While low gravity solids may be removed from drilling fluids using mechanical means such as a centrifuge, it has been found that longer run-times are required to remove the colloidal particles, if the low gravity solids can be removed at all. Thus, there is a need for an apparatus that can be used with traditional solids separation equipment to reduce the run-time required to remove low gravity solids. Further, it would be an improvement in the art to have an apparatus that can be utilized both on active drilling projects to facilitate solids control equipment efficiency as well as by mud plants in reclaiming and/or reconditioning mud returned from field operations.
In one aspect, the invention relates to a method for removing low gravity solids from an oil-based drilling fluid, the method including directing the drilling fluid into a first inlet of a first line in fluid communication with a centrifuge, injecting steam into the drilling fluid through a second inlet in the first line, wherein the second inlet is upstream from the centrifuge, directing the commingled drilling fluid and steam into the centrifuge, rotating the centrifuge at a rotational speed sufficient to separate solids from liquids, collecting solids from a solids discharge, and collecting effluent from an effluent outlet, wherein the effluent has low gravity solids in an amount less than 1.5%.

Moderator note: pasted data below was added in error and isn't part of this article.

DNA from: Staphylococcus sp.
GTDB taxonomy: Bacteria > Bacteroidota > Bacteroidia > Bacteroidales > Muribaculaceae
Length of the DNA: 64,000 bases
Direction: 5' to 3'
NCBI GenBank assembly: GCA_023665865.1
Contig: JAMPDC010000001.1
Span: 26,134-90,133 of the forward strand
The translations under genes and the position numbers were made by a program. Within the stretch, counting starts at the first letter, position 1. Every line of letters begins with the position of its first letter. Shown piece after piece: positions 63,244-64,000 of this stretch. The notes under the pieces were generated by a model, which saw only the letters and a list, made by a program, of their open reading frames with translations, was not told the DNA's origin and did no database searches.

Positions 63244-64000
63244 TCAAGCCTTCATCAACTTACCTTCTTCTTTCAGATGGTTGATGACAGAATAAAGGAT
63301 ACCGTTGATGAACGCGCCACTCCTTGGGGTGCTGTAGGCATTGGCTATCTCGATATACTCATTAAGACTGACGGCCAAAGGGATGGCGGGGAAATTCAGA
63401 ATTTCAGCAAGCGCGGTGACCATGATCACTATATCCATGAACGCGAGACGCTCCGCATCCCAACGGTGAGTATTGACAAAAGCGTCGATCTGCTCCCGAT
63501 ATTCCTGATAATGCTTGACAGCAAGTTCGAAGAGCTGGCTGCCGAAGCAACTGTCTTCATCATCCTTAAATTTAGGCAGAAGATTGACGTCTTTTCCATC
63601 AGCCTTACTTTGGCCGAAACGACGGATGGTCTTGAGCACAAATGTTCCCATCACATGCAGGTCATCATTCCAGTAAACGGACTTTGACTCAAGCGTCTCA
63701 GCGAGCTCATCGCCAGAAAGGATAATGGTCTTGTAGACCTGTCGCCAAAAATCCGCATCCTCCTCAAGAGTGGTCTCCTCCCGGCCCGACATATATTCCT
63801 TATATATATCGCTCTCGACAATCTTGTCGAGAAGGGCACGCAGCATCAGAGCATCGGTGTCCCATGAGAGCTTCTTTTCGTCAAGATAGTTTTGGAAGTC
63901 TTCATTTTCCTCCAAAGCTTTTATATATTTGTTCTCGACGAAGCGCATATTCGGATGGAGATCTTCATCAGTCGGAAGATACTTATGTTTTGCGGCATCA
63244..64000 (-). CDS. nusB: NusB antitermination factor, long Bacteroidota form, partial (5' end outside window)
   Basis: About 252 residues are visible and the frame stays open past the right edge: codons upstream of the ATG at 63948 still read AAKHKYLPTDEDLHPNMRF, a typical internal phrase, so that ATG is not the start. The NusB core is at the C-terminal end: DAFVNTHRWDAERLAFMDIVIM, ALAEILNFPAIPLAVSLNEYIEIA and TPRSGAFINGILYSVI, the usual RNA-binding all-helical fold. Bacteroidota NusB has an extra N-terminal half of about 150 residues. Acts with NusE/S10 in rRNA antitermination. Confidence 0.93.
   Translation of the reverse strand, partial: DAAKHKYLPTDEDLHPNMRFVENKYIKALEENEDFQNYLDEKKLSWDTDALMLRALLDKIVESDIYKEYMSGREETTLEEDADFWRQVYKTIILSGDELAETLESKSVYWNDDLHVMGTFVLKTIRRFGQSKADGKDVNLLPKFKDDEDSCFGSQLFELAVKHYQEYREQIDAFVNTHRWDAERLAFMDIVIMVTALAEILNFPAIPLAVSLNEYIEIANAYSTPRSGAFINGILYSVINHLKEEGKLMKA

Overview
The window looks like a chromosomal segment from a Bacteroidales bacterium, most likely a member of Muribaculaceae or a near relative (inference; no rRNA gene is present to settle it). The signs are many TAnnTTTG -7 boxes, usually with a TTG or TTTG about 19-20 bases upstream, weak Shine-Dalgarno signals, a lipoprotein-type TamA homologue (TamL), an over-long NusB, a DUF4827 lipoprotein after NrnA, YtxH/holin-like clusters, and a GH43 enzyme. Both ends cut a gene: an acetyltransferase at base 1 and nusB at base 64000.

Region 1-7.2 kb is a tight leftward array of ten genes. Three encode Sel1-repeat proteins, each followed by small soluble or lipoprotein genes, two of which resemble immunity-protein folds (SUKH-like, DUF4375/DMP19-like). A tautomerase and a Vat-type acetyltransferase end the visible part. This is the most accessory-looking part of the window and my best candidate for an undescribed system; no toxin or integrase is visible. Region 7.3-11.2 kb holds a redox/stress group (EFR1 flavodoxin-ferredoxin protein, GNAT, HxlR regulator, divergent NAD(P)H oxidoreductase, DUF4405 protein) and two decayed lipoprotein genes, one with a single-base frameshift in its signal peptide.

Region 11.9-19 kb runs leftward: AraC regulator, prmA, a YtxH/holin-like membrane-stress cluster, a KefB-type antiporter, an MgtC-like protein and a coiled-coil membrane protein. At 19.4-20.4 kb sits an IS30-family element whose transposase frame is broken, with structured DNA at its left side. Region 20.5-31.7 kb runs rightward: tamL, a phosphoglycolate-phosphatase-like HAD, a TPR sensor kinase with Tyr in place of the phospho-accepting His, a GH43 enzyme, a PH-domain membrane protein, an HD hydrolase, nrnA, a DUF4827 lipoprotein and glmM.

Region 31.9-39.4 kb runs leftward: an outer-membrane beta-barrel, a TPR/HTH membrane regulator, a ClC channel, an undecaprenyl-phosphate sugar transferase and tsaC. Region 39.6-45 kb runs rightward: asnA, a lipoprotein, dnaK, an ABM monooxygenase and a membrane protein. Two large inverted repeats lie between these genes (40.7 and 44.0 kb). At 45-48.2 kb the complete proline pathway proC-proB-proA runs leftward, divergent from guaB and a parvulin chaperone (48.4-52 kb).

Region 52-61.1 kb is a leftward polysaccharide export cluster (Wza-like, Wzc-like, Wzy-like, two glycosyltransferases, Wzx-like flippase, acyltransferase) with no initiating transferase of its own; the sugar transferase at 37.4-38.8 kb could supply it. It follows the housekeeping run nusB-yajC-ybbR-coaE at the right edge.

In another aspect, the invention relates to an apparatus for removing low gravity solids from an oil-based drilling fluid, the apparatus including a centrifuge having an inlet for receiving fluid, a solids discharge, and an effluent outlet, a steam generator providing steam to the drilling fluid upstream from the centrifuge inlet, wherein the steam is injected into the drilling fluid in an amount sufficient to separate liquid and solid particles such that the separated liquid includes less than 5.5.% solid particles, and wherein the solid particles in the separated liquid include low gravity solids in an amount less than 2%.